Camping in Korea: Banana Boating in Ungilsan

So, we like to camp. It’s summer and this way we can see more of Korea in the best way: the Cheap Way. Because we’re cheap. And camping is fun. (And cheap.)

The best part about Ungilsan (aside from being cheap) is that it’s directly accessible on the Seoul metro. Take the Jungang Line in the direction of Yongmun for about an hour, and get off at Ungilsan. And if that weren’t simple enough, Ungilsan has only one subway exit, so it’d take some serious effort to get lost (and I would know).

Now, the reason we went to Ungilsan in the first place was because they have wakeboarding and waterskiing there, and, apparently (though we would find out later, not so obviously), places to camp. To get to the wake-dock, walk directly out of the subway station until you see a blue and yellow taxi sign on the right, just between the parking lot and the main road. There’s a number to call on the sign. Call the number. A taxi will come pick you up. Ask them to take you to “ski-jang”. And, voila, they’ll take you to the wake-dock, about a 5 minute cab ride from the station. Simple as that!

The setting is beautiful. The dock is big, with two large upper-deck lounge areas complete with recliner chairs, plastic tables, and a barbecue. You can bring your own food and drink, but if you’re retarded like me and forgot, there’s a convenience store just to the left of the dock along the main road. They don’t have much, but they’ve got the necessities.

Now Ungilsan is awesome for another reason. Not only is it easy to find and cheap to get to, it also has a banana boat available for rides. Yes, that’s right. A banana boat.

And no banana boat ride is complete without boxing helmets. Right?

Wait, what?

Yes, you’re seeing exactly what you think you’re seeing. We’re wearing boxing helmets to ride a banana boat. A banana boat.

I would recommend going there solely for this experience.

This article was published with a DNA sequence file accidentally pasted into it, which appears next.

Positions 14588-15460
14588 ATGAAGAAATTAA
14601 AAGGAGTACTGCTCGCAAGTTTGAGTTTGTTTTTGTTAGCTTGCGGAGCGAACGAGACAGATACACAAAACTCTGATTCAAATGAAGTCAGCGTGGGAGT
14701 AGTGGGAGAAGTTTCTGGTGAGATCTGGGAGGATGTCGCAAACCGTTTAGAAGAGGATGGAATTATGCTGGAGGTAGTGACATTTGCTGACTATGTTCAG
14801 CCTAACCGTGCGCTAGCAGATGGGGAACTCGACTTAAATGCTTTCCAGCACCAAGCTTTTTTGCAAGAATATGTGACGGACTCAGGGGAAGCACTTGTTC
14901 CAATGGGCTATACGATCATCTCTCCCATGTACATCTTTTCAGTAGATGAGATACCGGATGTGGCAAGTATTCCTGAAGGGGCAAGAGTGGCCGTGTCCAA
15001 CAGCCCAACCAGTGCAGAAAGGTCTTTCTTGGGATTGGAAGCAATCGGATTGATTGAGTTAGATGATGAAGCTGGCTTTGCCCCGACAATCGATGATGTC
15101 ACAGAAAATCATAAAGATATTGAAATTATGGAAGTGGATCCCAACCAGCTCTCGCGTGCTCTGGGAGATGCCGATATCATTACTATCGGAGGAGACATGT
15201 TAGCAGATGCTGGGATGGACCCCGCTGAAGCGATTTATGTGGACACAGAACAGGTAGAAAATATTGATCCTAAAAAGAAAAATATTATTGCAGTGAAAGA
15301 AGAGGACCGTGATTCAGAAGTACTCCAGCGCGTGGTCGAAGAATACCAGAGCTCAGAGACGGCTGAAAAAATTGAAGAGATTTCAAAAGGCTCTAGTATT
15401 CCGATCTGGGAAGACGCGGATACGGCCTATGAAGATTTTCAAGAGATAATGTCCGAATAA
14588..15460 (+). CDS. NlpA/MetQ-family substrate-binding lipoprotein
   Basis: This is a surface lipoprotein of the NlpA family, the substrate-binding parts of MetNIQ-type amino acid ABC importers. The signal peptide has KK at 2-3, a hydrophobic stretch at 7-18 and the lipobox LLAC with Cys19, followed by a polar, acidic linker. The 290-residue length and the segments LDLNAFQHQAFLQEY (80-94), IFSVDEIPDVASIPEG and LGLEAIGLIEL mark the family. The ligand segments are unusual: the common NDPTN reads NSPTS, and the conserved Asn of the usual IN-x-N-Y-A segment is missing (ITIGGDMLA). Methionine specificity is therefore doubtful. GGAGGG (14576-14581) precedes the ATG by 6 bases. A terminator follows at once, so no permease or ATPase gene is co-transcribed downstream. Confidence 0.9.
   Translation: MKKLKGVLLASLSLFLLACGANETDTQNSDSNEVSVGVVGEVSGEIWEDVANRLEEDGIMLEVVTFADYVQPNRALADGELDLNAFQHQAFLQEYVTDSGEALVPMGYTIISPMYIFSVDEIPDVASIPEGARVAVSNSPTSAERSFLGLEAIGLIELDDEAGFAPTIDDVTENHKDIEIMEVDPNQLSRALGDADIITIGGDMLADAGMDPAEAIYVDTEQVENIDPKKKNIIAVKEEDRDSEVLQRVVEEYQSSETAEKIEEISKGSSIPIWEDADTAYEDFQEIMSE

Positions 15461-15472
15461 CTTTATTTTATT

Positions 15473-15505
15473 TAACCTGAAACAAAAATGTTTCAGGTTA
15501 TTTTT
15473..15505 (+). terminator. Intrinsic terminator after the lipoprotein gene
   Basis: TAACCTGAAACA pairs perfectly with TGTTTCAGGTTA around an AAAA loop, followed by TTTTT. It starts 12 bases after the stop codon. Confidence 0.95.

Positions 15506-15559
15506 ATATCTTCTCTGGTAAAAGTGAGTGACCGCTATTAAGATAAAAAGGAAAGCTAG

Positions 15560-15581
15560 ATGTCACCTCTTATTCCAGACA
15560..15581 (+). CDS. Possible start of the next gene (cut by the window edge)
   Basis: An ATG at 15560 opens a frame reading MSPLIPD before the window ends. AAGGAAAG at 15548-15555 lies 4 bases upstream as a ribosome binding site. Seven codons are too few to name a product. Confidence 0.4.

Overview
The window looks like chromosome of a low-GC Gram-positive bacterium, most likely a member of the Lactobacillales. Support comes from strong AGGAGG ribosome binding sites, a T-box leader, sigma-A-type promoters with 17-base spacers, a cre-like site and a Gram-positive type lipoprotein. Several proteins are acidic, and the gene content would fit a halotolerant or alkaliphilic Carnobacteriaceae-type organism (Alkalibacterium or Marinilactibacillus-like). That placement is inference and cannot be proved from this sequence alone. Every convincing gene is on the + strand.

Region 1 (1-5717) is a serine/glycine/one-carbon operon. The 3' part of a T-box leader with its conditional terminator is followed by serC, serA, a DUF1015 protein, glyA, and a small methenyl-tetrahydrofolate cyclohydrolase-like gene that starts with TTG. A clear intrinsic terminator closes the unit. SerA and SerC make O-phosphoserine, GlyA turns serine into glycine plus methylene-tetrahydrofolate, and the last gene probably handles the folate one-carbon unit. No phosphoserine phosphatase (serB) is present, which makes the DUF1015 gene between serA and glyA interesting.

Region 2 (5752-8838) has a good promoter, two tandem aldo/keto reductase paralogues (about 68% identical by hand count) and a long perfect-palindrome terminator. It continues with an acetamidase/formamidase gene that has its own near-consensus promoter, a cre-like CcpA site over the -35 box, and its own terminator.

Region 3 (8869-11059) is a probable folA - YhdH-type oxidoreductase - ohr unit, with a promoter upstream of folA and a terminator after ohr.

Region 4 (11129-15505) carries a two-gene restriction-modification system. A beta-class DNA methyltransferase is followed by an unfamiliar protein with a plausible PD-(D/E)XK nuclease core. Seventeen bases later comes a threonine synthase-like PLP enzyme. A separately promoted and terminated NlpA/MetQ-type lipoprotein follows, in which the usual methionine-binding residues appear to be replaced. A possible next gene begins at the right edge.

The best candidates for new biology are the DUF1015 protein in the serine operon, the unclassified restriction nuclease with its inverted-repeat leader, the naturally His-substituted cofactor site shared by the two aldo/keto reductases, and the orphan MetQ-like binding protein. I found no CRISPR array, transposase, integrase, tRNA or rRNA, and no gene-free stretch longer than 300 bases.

The only thing better than Cheap is Free, and the banana boat ride was exactly that! I think they were just excited to dress up the foreigners in funny helmets & striped shirts and watch them ride a giant banana. But I digress.

Camping was fun. Finding a place to camp was even more fun, and this is because we had a) no idea where we were going; and b) no desire to figure it out. So we did what any logical and rational people would do – we hopped in the back of a stranger’s pick-up truck (apparently he was an employee at the wake-dock but no one seems to recall actually seeing him work there), sat atop his garbage-bagged stash of rotten kimchi, cracked open a 6-pack, and let him decide where we were going.

This was, by far, my most favourite part of the entire camping trip. It was entertaining and hilarious riding in the back of that truck, and it’s a good thing, too, because we were riding in circles back there for the better part of 90 minutes. Ha!

When he finally dropped us off, it was at a public park. A park where no camping was allowed. Awesome! Now we had to find a real place to camp (whose idea was this, again?).

We lugged our tents and sleeping bags around town for the better part of the next 90 minutes. This was not nearly as fun as the truck but it was certainly entertaining – we passed a restaurant serving dog and five minutes later, a harmony of barking and woofing filled the otherwise quiet summer night. Sad, but this is Korea. We kept walking.

Eventually we happened upon a rather large, umm, field. I’m still not sure exactly how it happened but we somehow managed to find this big, empty, grassy park, with trees and trails and a river and everything! And no one was there. Perfect! We set up camp.

The night was spent around the campfire with a bit of guitar and an unhealthy amount of barbecued meat, followed by more guitar and an even more unhealthy amount of raisin cake, courtesy of one of my students’ moms.We passed out in our tents in what felt like a real forest, where we could hear frogs croaking and crickets cricketing above the dull moan of the dogs in the distance. I hate to throw the dogs into this but it’s a way of life here and who am I to judge their taste in domestic pets?

When we woke in the morning it was hot and sunny and we had a soccer game to get to, so we cleaned up and made way to the subway (which wasn’t easy to find, considering we didn’t know where we were in the first place). However, after walking for 20-30 minutes in what was obviously the wrong direction, we managed to find a couple cabs parked by a street market and coerced them to drive us to the subway.

Since we didn’t have time to purchase any of these delicious-looking market goods, we were starving when the train arrived. So again we did what any normal and rational people who didn’t buy live chickens at the market would do: we made a picnic lunch in the subway with all the leftovers we hadn’t devoured the night before, which happened to be sandwich ham, mustard, and a pecan pie.Perfect! Nothing like a mustard sandwich and nutty desert to start the day off on the right foot! ;)